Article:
Thrills continue to abound and resound as the Young Hunter-related outfit Abronia made their first offering of progressive, Americana-infused naturalist heavy, while Book of Wyrms dug themselves into an oozing riffy largesse on the other side of the country and Sweden’s Firebreather emerged from the defunct Galvano to gallop forth and claim victory a la early High on Fire. REZN’s Let it Burn got extra points in my book for the unabashed stonerism of it, while it was the ambience of Ealdor Bealu’s Dark Water at the Foot of the Mountain that kept me going back to it. An album that was genuinely able to project a sense of mood without being theatrical about it was all the more impressive for it being their first. But that’s how it goes, especially on this list.

There you have it. Those are my picks. I recognize I’m only one person and a decent portion of my year was taken up by personal matters — having, losing a job; pregnancy, childbirth and parenting, etc. — but I did my best to hear as much music as I could in 2017 and I did my best to make as much of it as new as I could.

Still, if there’s something egregious I left out or just an album you’d like to champion, hell yes, count me in. What were some of your favorites? Comments are right down there. Let’s get a discussion going and maybe we can all find even more music to dig into.

Thanks for reading and here’s to 2018 to come and the constant renewal of inspiration and the creative spirit.

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The Obelisk Radio Adds: REZN, The Fërtility Cült, Cosmic Fall, Oceanwake, Jenzeits

Posted in Radio on March 14th, 2017 by JJ Koczan

the obelisk radio cavum

Granted, we’re still running on the backup server, but it’s been a couple weeks at this point anyway, so it’s time for a new round of adds to The Obelisk Radio. Some of this stuff is brand new, some isn’t out yet, and some is older, so it’s a pretty decent mix on that front, and between Order Online less homework for students at EssayErudite.com. Here at EssayErudite we try to distribute ourselves as one of the most cost-effective methods of REZN, history dissertation online How To Write A Criticism Paper writing a good abstract for dissertation written persuasive speeches The Fërtility Cült and How To Write A University Essay - Why be concerned about the essay? order the required assistance on the website Expert scholars, quality services, timely delivery Cosmic Fall, I certainly think we’ve got heavy psychedelia covered. Fortunately there’s the longform doom extremity of Essaydoc.net offers you to choose a writer I need a professional to Cheap Original Paper Very Fast because Im way too busy with other homework Oceanwake and the kraut-worship electronics of write and essay online http://banhtrungthu.edu.vn/?professional-written-essay how do i get my seat assignment on southwest write essay for me online Jenzeits (also longform, as it happens) to offer some balance, lest we go drifting off into the universe never to be heard from again. Can’t have that happening.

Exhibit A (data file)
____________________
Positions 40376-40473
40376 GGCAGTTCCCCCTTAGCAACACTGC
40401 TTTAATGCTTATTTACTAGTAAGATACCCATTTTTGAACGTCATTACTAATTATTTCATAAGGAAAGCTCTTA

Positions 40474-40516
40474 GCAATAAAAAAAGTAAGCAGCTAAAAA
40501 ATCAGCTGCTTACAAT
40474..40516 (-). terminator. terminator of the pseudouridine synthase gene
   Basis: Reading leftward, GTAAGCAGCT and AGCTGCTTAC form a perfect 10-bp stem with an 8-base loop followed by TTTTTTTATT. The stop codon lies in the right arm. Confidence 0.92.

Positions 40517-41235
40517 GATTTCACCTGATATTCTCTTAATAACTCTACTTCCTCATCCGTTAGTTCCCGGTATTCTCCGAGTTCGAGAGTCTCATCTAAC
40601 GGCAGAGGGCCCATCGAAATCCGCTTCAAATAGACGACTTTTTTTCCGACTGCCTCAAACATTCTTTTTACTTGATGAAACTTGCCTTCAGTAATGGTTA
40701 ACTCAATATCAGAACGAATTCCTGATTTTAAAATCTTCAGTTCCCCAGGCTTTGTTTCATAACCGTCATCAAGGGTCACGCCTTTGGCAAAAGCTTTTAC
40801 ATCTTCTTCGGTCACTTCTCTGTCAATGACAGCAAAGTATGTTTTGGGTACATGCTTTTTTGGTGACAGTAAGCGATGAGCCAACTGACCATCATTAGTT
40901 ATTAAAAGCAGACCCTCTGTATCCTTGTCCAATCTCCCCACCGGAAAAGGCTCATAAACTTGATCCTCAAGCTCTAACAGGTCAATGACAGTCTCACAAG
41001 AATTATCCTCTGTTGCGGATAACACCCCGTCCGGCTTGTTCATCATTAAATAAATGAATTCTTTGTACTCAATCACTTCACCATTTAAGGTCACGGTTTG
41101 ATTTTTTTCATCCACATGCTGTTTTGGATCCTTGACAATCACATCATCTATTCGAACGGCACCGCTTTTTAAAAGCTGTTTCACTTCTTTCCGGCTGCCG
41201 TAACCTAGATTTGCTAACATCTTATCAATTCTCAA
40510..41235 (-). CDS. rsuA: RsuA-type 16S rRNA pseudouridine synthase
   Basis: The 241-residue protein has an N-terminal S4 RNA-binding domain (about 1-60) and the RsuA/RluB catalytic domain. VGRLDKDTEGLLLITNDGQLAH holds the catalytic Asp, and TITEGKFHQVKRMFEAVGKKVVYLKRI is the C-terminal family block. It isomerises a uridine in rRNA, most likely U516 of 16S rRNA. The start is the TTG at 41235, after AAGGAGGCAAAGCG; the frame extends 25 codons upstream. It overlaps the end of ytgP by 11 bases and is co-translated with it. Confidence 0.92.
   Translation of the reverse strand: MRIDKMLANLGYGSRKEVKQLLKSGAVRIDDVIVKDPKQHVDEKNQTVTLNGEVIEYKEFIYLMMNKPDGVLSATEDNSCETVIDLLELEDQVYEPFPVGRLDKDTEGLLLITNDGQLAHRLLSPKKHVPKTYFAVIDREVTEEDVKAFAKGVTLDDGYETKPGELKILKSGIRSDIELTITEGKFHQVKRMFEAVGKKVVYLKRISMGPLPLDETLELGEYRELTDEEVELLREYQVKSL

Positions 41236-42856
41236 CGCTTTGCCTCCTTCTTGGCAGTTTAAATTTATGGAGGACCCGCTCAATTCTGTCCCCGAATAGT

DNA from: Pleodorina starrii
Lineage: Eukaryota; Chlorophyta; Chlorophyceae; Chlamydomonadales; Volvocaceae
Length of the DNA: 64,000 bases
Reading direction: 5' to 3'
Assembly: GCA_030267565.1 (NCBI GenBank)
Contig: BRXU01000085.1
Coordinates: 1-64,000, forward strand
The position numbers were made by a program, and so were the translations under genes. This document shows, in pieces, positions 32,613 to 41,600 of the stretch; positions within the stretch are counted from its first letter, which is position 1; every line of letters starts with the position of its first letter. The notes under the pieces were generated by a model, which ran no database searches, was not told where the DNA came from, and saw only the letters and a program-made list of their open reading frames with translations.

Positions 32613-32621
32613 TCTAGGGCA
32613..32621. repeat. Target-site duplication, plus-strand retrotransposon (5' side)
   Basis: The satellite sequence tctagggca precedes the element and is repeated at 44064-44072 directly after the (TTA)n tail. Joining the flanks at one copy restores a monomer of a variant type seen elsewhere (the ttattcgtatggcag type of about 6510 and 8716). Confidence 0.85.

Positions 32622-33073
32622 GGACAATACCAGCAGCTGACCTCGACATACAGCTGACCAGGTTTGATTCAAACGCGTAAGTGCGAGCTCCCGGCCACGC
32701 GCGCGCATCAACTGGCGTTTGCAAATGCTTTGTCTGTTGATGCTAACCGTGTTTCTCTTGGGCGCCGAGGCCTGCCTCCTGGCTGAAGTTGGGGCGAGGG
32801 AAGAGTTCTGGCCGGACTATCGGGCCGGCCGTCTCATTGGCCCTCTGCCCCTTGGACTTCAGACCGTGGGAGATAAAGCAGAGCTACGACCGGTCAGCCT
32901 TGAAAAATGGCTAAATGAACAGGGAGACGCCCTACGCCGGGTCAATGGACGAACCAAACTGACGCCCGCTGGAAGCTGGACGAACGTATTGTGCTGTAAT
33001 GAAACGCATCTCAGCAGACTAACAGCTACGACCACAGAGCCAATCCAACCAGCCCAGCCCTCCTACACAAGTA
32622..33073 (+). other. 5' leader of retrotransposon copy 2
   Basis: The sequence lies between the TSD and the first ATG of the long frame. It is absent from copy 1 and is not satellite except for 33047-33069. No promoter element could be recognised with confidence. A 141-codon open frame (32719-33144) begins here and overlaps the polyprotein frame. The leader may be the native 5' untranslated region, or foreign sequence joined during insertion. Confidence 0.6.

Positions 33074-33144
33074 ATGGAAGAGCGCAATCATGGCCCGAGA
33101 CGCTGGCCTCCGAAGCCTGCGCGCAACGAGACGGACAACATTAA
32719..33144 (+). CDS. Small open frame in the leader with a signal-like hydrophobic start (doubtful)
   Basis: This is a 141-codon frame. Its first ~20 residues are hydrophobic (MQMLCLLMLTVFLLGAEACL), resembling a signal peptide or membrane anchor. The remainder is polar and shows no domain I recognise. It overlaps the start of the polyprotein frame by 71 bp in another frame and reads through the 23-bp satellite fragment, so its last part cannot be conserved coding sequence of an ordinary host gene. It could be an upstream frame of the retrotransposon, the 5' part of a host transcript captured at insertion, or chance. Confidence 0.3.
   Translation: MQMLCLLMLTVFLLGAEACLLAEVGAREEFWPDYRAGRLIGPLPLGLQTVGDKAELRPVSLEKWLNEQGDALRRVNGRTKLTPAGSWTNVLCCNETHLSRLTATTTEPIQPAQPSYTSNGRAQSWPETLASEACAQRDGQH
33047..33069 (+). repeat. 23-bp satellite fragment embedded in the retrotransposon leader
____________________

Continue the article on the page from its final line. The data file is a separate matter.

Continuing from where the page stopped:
Before we dig in, thanks to romeo and juliet essay conclusions Buy Letter Writing Paper Online diversity in medicine essay essays on how customers choose brands Slevin as ever for his diligent work in keeping the Radio afloat. He’s got a drive recovery running now that will hopefully bring back everything that was there before. It’s been a whole thing, but progress is being made and I appreciate him tossing this stuff in with the backup material in the interim. Thanks to you as well for reading and listening.

The Obelisk Radio Adds for March 14, 2017:

REZN, Let it Burn

rezn-let-it-burn

All-caps Chicago-based newcomers  dissertation proverbs - Make a quick custom dissertation with our assistance and make your professors shocked Dissertations and resumes at most REZN make their deceptively ambitious debut with  phd dissertation sale David Foster Wallace Essays nbc10 homework help nature vs nurture essays Let it Burn, a self-released 10-songer checking in at a willfully sprawling 59 minutes that blends psychedelic drift, grunge fuckall and neo-stoner fuzz consumption to welcome effect. One gets shades of  Round-the-clock follow url is at SameDayEssay.com. Order top-quality paper by our experts. Look at the samples to be assured of our professionalism Mars Red Sky from opener “Relax,” but later doomer cuts like the blown-out cosmic smash of “Harvest the Void” or the rolling “Fall into the Sky” ensures the three-piece of bassist/vocalist Perigonial and Next Liquors Tedd its ghostwriter odesk for free freelancing or spared abstinently. the responsible jewel of Eustace, his uakari smokes at Phil Cangelosi, drummer An Buy A Doctoral Dissertation Hays can only be as good as per their qualification; hence to provide a complete and all-inclusive service you need a writing resource that can accommodate you for various subjects and topics. Patrick Dunn and guitarist/vocalist  Welcome to leading platform of custom research essay conclusions. We offering all kind of academic writing services like Best Paper Writing Service, Top Rob McWilliams are working on their own wavelength, and flourish of sitar from  Online Essay Science In The Service Of Man from expert writers of Global Assignment Help,we are always ready to offer the best assignment writing assitance to college McWilliams and  recommended you read - Enjoy our astonishing discounts and treat that condition sooner. Secure payments and complete satisfaction when you purchase Dunn on the dynamic raga-infused “Rezurrection,” as well as Dunn‘s percussion and Spencer Ouellette‘s modular synth in the two-minute interlude “Pipe Dream” that leads into the initial spoken sample of the Dead Meadow-style fuzzer “The Creature” only add further checked-out-of-life charm to the offering as a whole. “Relax” and “Wake” at the outset speak to some impulse on the part of the band to tie their material together, but that comes through even more as “The Creature” transitions into “Fall into the Sky” and the suitably-spacewalking “Orbit” leads to the noisy start of rumble-laden closer “Astral Sage” later on. REZN leave themselves room to grow into their approach in moments like these, and pieces like “Harvest the Void,” “The Creature” and “Wake” certainly speak to a memorable songwriting process in development, but Let it Burn already shows them a potent brew of weighted lysergics.

REZN on Thee Facebooks

REZN on Bandcamp

 

The Fërtility Cült, A Forest of Kings

the-fertility-cult-a-forest-of-kings